Pray that their parishioners “living in exile” in this secular world remain obedient to the Word and not become a “rebellious house” like the Israelites in the Babylonian exile. And pray that all Christians will submit themselves to the “voice” of the Lord through His priestly ministers and that their cry will be the same as in today’s Psalm response: “Our eyes are fixed on the Lord, pleading for his mercy.”

Excerpts from Michal E. Hunt’s Agape Bible Study.  Material slightly reformatted. Used with permission.
First Reading

God’s Prophet to Israel in Exile

In the Old Testament, God’s holy prophets spoke His words to the people, but the people didn’t always appreciate the message. For example, in the First Reading, God sent the priest-prophet Ezekiel as His “voice” to the covenant people suffering in the Babylonian exile who were “hard of face and obstinate of heart.” God told Ezekiel to preach His message to them “whether they heed or resist.” God places the same obligation on the ministerial priesthood today when they preach on difficult topics like adultery, divorce, abortion, and misplaced sexual identity.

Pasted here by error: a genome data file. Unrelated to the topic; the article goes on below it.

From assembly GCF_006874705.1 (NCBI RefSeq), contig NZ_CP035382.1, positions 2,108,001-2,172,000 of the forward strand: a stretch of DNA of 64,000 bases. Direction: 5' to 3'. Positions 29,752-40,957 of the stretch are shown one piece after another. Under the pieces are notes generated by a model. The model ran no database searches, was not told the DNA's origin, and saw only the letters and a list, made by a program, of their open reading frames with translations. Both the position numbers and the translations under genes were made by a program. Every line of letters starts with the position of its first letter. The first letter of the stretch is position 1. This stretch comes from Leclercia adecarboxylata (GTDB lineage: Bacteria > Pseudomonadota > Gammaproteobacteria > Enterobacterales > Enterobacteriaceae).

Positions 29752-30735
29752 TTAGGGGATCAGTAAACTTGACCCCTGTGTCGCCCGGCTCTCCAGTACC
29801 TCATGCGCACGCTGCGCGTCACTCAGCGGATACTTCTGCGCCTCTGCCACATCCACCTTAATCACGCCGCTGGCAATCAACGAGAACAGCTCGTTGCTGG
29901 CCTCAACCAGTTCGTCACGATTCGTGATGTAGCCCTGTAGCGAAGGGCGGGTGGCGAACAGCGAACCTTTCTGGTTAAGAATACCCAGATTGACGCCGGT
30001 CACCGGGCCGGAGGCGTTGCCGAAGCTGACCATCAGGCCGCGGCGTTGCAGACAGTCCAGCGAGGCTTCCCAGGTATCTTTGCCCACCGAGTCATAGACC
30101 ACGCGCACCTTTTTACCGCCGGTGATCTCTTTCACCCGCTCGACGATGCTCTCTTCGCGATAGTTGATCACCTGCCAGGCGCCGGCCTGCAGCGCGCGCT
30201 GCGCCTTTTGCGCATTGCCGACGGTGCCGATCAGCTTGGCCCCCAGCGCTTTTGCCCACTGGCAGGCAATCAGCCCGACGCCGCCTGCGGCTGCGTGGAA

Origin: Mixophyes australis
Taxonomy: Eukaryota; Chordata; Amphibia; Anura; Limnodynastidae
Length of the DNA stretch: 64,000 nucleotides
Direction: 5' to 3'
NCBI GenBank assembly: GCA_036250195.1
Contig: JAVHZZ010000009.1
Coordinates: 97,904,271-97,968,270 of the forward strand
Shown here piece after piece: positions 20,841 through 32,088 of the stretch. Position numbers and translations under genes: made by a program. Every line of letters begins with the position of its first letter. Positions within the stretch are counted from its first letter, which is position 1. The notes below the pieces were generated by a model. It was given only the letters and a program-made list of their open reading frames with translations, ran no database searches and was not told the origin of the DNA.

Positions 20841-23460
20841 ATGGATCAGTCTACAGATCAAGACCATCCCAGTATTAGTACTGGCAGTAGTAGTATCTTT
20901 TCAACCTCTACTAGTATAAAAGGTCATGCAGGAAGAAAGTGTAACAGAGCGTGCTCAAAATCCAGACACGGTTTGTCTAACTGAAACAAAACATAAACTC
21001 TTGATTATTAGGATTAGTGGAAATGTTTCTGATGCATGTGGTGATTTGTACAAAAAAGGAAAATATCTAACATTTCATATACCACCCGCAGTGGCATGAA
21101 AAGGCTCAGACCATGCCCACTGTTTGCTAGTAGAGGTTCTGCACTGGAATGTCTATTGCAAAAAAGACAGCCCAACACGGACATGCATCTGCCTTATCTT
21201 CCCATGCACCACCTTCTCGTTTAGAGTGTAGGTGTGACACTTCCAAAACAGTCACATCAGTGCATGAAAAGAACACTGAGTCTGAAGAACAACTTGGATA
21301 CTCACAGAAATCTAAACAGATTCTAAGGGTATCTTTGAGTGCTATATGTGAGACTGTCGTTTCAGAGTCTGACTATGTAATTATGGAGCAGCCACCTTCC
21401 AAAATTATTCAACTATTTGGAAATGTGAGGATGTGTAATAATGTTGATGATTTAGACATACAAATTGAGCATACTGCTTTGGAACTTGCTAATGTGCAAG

Ezekiel’s Commissioning

Today’s passage recounts Ezekiel’s commissioning as Yahweh’s holy prophet after he experienced his inaugural vision (Ez 1:4-2:8a). Lying prostrate after his vision, with his face on the ground, three events occurred in quick succession: God spoke to him, God’s Spirit entered him, and he was set upon his feet (Ez 2:2). The call for service that followed demanded an erect servant, anointed by the Spirit of God, ready to listen and obey.


The Title “Son of Man”

God addressed Ezekiel by identifying his humanity, using the title “son of man.” Jesus will use the same title for Himself in His humanity and to connect Himself with the prophet Daniel’s vision of the divine Messiah who looks like a man in Daniel 7:13. What followed was the announcement of God’s intention to send Ezekiel to be His “voice” to the children of Israel in exile. God identified the exiled Jews as rebels, who are the descendants of rebels (referring to the rebellious members of the Exodus generation and their descendants). Interestingly, God refers to His people in exile as Israelites instead of Judahites. It was probably because the people of the Southern Kingdom of Judah (the tribes of Judah and Benjamin) were the only descendants of Israel who still existed as a unified people. The Assyrians conquered the other ten tribes of the Northern Kingdom of Israel and sent them into exile over a century earlier, in 722 BC. Those “lost tribes” lost their identity and were assimilated into the Gentile world.


Three Ways Yahweh Describes the Israelites